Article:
Designing and testing a script to facilitate debugging might significantly reduce test maintenance costs. The following suggestions
might help you create debuggable scripts:
- Plan for debugging and robustness when you are designing a script, by having your functions check for valid input and output,
and by performing operations in the script that inform you if a problem occurs.
- Test each function while you write it, by building it into a small script that calls the function with test arguments and
performs some functional validation. When you have finished the coding of a script, you can use the debugger to step through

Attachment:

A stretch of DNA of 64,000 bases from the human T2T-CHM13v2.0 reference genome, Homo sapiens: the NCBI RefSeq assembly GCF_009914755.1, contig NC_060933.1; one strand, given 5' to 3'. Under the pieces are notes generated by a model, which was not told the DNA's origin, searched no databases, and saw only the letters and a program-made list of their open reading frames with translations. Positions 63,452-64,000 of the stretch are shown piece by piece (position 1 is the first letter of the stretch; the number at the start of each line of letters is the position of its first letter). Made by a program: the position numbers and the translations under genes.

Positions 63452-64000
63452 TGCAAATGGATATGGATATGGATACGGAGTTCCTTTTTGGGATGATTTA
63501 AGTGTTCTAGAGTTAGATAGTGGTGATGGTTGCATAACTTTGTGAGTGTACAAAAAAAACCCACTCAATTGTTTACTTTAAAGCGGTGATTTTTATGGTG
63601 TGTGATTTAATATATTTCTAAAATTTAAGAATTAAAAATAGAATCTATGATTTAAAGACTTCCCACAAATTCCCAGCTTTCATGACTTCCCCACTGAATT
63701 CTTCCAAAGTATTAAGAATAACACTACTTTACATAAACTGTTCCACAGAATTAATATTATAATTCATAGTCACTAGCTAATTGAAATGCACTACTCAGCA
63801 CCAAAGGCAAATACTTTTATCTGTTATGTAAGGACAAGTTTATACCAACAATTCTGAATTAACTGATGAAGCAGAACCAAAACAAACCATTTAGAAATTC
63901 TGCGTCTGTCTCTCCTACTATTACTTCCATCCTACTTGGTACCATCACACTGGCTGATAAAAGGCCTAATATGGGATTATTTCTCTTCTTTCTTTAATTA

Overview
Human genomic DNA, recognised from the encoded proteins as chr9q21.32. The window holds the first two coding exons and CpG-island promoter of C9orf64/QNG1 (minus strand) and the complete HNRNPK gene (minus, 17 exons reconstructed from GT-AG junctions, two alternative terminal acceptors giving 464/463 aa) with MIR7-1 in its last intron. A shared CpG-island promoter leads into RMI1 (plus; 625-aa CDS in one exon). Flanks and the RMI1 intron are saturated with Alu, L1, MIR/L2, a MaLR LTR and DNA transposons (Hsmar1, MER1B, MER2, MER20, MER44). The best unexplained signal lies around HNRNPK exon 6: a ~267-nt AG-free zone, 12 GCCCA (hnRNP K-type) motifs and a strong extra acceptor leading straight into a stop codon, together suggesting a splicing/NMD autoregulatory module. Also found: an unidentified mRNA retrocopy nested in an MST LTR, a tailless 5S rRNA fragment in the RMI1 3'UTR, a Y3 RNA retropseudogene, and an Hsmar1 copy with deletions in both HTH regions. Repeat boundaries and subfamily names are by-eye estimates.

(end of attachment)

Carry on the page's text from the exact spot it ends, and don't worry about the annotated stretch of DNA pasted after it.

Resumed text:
the execution of each function in the script.
- To find errors in control loops, test each routine with the full range of valid data values, including the highest and lowest
- Test each routine with invalid values to ensure that the routine rejects such values without crashing.
- Test each routine with null (empty) values. Depending on the purpose of the script, it might be useful to provide default
values if the input is incomplete.